Catenary Improvements Continue on Metro-North's New Haven Line

In order to continue to provide reliable service, MTA Metro-North Railroad and the Connecticut Department of Transportation (ConnDOT) are replacing the overhead catenary wires that power trains on the New Haven Line. This project will fully replace the original catenary system first erected in 1907.

It's difficult to convey the magnitude of a construction job that began in 1991and won't be finished until 2021, but that is what is going on along the New Haven Line - the busiest rail line in America, with more than 330 trains a day! And the work is being done while trains are operating on time 96.8 percent of the time.

New catenary foundation being drilled in Fairfield, CT
New catenary foundation being drilled in Fairfield, CT

Currently, work is underway in two separate locations along the line in Connecticut and is fully funded by the state of Connecticut. The 8.9 miles in New York State, from Pelham to the state line, was replaced from 1990-1993 with $34 million provided by the MTA's Capital Program.

Work on the segment from Green's Farms to Bridgeport began in November 2007 and entails improvements to the overhead wire as well as replacement of four bridges in the same track segment. This $102.5 million job will continue for nearly two more years with completion set for the end of 2012.

To accomplish the bridge replacements, Metro-North had to take two of the four tracks out of service in a seven-mile area between Southport and Bridgeport for about 20 months. The timetables that went into effect at the end of summer reflect this track outage. The work requires commuters to board trains from temporary platforms, and occasionally from opposite-side platforms.

While the catenary work eventually will bring about even more reliable service, the railroad is constrained by the closure of half its track capacity in the work location. In order to lessen the impact of the track outage, a high-speed interlocking was installed near Southport. This longer interlocking allows trains to cross over from one track to another at greater speeds helping to alleviate congestion from the two-track outage.

While catenary wire replacement usually is done one track at a time, it was necessary to take two tracks out of service in order to replace four open deck bridges with closed deck, ballast-style structures, which provide a smoother ride. A fifth bridge, which carries the railroad over a road that has been closed, will be removed and filled in with new retaining walls.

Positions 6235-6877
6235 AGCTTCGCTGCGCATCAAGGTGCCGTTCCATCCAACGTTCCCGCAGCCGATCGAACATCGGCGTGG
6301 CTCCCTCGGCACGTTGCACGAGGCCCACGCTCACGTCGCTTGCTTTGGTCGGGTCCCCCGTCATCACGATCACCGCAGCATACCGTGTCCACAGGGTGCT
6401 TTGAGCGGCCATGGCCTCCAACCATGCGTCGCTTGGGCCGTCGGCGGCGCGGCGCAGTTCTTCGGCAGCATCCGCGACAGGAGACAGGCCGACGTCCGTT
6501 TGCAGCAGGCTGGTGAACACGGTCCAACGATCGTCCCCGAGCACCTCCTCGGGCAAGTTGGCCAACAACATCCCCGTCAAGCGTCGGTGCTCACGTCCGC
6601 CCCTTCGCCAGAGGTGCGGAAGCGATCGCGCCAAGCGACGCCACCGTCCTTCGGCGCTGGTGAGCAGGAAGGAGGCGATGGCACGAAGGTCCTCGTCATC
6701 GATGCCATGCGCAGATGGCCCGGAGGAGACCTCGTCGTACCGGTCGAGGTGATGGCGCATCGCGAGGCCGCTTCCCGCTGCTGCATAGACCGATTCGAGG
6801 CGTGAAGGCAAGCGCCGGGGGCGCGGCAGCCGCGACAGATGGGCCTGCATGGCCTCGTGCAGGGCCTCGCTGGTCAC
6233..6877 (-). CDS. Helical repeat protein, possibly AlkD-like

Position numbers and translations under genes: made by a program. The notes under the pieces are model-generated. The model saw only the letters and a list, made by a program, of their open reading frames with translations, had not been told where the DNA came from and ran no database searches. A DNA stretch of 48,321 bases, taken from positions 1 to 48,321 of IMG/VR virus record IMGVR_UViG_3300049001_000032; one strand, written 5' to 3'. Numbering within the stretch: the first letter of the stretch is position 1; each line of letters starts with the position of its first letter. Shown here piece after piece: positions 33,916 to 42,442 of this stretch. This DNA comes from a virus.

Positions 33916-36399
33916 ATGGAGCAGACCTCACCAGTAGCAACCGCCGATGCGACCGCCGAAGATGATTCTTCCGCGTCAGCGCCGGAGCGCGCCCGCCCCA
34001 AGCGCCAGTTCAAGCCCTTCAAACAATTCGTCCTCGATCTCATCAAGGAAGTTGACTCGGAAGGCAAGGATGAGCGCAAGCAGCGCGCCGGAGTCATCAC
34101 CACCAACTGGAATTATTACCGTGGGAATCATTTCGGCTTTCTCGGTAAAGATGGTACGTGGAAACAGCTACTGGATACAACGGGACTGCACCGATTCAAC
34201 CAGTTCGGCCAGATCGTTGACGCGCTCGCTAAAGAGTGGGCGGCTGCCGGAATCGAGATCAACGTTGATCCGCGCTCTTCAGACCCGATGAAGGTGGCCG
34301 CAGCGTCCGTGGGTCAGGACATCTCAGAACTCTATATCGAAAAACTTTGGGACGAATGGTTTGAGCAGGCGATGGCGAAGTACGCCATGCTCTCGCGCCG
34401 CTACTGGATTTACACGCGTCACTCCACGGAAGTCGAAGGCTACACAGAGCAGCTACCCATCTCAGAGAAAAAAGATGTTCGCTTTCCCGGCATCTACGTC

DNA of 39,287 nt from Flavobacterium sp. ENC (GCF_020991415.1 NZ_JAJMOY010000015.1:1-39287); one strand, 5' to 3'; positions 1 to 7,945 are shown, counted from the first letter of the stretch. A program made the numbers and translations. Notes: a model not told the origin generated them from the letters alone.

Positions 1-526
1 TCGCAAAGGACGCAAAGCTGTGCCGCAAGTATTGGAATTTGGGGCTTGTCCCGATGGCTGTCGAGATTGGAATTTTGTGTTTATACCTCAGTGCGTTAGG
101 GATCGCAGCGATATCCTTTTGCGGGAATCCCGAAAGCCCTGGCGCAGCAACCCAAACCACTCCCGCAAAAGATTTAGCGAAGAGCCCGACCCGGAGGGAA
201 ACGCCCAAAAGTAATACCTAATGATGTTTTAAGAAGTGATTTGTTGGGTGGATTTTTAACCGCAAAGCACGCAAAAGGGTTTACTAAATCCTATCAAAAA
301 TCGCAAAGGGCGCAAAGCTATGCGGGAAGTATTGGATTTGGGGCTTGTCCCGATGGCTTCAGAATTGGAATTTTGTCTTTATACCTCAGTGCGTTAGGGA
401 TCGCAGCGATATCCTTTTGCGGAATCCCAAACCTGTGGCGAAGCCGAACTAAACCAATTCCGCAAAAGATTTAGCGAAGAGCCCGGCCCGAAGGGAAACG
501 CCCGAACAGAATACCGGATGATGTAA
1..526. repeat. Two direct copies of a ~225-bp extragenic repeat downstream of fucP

Steel casing being installed for new catenary foundation in Bridgeport, CT.
Steel casing being installed for new catenary foundation in Bridgeport, CT.

The second segment of track where catenary reconstruction is underway is between Stamford and South Norwalk - an $82 million job. That work started in April 2005 and is scheduled for completion in July 2011.

Even after these massive catenary projects are complete, two more phases of work remain before the overall project's anticipated finish in 2021.  From 2013 to 2019, work will include replacement of catenary wires from South Norwalk to Green's Farms; major rehabili­tation of the drawbridge over the Norwalk River in South Norwalk and complete replacement of the drawbridge over the Saugatuck River in Westport.  The final phase will be replacement of catenary wires from Bridgeport to the Housatonic River, just east of Stratford Station. This is scheduled to begin in 2017 and last until 2021.

Although it seems that there is much still to be done, much has been accomplished. Thus far, 132 track miles of catenary wire have been replaced. When the entire project is finished, 217 track miles of wire throughout the New Haven Line will have been upgraded.

A cat­enary is a system of wires suspended between poles and bridges supporting overhead thick copper wires, normally energized at 13,200 volts. These wires provide the train with power by making contact with a train's pantograph, an arm-like device located on top of the train car that takes power from the catenary wire by means of a sliding contact shoe.

The old "stationary" catenary system is being replaced with a constant-tension catenary system that takes up the slack when the wire droops in hot weather and plays out additional wire when the metal contracts in cold weather.  With this new system, the wire stays at the correct height and lateral alignment above the trains and does not get snarled up.

This new system will provide customers with a more reliable service, and a better commute.